7 Common eCommerce mistakes, and how to avoid them

Updated: Sep 5


When entering the online selling sector, we must strive to learn from industry veterans and the experiences of other entrepreneurs. The eCommerce industry is highly competitive and even the smallest mistakes can result in massive failures. For a brand considering direct-to-consumer sales, it helps to know what works and what doesn’t, and how to make the most of budgets while also growing steadily.


In this article, we discuss the top seven mistakes that brands make in the eCommerce industry, and how to avoid them. 1. Treating Everyone As A Customer

When delving into eCommerce, considering the barriers to entry are fairly lower than in traditional retail, it is tempting to count everyone as your customer. Since the internet opens you to virtually every consumer in the market, it is a common mistake to not estimate your total addressable market, which is the actual number of people in the market at any given time who would be interested in your product.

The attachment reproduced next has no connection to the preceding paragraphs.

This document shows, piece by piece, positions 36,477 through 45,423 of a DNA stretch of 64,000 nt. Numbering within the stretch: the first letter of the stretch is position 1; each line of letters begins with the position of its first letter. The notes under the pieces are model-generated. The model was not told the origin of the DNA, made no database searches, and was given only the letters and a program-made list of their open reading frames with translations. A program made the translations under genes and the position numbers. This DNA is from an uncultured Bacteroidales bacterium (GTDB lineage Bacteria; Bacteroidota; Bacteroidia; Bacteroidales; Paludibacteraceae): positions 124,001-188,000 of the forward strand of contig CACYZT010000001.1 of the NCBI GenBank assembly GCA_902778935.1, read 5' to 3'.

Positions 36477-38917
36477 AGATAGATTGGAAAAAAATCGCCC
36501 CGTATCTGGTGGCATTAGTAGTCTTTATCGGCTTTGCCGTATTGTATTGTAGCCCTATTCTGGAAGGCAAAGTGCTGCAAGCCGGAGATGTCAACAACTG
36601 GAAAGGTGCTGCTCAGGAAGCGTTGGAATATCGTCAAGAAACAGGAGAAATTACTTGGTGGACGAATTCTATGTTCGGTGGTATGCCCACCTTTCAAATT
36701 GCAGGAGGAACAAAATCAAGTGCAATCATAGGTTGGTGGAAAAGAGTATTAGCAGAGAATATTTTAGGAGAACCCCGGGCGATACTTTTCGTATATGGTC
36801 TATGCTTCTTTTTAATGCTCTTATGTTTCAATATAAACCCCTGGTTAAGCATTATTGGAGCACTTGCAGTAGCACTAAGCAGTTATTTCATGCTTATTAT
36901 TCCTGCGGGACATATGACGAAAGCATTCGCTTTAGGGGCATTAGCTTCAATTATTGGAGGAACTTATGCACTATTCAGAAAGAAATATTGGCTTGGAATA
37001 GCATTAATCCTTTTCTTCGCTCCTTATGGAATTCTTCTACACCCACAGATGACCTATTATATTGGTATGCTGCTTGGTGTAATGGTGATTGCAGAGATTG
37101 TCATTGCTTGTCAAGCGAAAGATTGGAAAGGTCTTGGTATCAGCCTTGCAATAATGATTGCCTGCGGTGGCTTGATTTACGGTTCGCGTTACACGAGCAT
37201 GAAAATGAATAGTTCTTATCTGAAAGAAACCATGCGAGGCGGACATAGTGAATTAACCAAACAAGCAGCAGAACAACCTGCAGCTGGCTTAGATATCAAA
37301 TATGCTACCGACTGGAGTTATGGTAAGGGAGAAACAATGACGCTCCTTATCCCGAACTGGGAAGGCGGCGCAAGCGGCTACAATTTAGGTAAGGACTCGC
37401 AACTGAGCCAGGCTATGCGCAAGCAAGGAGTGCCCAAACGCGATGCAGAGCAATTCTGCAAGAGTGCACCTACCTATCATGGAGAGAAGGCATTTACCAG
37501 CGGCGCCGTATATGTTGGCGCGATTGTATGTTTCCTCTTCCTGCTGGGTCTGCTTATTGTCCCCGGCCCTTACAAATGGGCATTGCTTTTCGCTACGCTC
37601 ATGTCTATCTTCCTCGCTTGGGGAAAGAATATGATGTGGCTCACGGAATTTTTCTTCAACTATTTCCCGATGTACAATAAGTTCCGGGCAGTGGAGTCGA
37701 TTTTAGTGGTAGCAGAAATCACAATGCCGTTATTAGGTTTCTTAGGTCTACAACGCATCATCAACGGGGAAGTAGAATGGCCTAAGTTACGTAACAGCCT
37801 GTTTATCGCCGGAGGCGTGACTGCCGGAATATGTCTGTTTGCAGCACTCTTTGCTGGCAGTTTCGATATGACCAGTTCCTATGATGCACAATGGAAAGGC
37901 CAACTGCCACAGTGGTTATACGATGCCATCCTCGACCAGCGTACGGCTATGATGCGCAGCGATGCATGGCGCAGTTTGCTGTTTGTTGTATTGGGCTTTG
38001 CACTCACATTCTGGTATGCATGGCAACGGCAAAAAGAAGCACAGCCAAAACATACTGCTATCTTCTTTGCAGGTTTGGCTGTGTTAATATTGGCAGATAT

Once you identify your TAM, the next step is to clearly state your value proposition. What makes you different from other online retailers? Why should this difference matter to your consumers?


Brands that identify their value and focus on a target audience that would be attracted to such value often see better results in the long run. Without a defined audience, one would often end up trying to sell to everyone, only to affect sales and stunt growth due to flawed feedback, irrelevant insights, and unrealistic expectations. Moreover, since the targeting isn’t precise, the Customer Acquisition Cost would also be very high.


2. Ignoring Data